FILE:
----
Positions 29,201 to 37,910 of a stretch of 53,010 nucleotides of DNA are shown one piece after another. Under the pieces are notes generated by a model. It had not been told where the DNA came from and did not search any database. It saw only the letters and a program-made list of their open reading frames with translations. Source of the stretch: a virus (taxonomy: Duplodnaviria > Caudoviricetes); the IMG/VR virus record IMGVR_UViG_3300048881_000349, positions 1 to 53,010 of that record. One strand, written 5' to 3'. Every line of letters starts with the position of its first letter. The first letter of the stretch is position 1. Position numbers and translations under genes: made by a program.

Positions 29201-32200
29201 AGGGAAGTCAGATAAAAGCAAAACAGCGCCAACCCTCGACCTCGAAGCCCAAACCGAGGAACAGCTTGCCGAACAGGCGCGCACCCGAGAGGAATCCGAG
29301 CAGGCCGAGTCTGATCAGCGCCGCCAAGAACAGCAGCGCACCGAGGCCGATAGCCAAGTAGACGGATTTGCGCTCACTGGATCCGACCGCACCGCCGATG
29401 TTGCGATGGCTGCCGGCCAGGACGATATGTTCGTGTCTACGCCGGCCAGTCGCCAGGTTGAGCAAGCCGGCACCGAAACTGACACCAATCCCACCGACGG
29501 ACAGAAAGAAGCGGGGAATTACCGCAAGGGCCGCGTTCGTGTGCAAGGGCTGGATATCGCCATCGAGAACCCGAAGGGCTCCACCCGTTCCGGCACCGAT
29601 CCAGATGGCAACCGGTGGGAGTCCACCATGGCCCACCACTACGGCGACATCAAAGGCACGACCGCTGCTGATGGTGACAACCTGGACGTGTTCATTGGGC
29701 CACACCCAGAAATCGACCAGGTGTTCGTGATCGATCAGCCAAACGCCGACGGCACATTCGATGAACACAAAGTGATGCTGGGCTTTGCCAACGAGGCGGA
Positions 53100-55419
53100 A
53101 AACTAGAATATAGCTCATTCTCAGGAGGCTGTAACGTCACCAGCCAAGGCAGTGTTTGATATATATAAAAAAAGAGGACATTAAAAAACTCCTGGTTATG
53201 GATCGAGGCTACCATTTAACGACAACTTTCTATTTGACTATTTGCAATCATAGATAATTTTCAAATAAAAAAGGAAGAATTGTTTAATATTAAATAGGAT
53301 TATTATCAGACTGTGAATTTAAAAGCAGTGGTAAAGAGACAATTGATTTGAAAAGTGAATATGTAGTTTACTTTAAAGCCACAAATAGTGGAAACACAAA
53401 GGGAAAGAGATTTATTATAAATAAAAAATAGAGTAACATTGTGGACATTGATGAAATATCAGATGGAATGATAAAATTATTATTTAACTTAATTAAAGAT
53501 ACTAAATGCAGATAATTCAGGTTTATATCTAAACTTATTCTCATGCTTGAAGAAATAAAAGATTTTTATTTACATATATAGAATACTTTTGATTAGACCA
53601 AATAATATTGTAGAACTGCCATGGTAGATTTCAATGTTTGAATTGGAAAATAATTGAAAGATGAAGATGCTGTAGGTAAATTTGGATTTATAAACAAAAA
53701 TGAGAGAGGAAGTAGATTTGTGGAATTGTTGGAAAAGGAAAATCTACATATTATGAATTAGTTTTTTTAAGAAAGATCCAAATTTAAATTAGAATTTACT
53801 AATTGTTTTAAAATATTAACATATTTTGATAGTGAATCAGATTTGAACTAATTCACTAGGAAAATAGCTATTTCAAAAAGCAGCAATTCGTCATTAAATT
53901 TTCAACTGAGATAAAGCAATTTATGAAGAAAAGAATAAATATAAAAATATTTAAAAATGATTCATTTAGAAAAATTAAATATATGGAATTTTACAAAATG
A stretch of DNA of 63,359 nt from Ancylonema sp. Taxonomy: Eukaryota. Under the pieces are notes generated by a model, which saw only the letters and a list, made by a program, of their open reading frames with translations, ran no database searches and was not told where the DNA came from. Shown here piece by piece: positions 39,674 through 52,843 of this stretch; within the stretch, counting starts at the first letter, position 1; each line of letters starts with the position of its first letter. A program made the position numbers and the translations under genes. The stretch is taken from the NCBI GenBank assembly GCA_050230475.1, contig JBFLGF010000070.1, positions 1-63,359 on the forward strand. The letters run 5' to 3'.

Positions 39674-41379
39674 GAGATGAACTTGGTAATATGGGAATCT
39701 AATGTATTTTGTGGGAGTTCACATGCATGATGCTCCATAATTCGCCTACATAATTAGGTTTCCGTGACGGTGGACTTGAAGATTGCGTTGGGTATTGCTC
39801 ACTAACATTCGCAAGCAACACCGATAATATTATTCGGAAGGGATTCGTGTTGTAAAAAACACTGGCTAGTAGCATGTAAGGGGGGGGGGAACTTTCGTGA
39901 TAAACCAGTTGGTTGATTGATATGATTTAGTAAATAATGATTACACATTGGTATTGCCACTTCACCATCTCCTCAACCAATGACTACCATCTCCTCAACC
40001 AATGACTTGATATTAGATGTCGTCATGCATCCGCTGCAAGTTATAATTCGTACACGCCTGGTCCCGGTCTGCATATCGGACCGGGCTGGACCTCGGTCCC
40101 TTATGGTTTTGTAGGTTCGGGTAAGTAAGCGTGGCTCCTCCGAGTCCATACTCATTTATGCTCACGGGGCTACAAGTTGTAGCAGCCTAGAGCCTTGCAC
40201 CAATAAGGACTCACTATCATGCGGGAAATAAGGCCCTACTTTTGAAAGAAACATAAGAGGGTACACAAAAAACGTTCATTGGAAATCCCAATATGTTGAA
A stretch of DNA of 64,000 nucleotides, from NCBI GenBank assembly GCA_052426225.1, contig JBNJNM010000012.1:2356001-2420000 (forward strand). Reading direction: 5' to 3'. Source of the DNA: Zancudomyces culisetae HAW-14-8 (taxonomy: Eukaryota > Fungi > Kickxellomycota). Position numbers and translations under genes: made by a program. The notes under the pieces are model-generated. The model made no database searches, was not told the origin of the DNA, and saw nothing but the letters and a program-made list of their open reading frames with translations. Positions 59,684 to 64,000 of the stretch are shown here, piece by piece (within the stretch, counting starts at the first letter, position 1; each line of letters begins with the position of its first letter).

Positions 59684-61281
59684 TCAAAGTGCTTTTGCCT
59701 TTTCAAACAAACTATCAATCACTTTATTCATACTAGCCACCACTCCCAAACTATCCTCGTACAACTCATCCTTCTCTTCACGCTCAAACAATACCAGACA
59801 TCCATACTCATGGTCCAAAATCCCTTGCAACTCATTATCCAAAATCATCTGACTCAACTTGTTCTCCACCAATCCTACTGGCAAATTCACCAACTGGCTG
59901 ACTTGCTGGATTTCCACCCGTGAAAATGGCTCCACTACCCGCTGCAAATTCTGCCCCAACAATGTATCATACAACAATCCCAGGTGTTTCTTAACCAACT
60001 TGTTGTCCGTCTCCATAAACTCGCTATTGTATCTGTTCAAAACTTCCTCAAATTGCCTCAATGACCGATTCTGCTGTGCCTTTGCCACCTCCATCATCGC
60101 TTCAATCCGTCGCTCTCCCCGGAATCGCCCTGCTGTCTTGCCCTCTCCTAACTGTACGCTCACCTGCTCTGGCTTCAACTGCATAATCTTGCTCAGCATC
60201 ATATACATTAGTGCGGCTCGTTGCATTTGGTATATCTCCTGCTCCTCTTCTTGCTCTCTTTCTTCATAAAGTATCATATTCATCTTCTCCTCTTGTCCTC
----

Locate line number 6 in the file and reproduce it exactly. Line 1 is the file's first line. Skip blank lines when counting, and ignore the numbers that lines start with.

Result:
29501 ACAGAAAGAAGCGGGGAATTACCGCAAGGGCCGCGTTCGTGTGCAAGGGCTGGATATCGCCATCGAGAACCCGAAGGGCTCCACCCGTTCCGGCACCGAT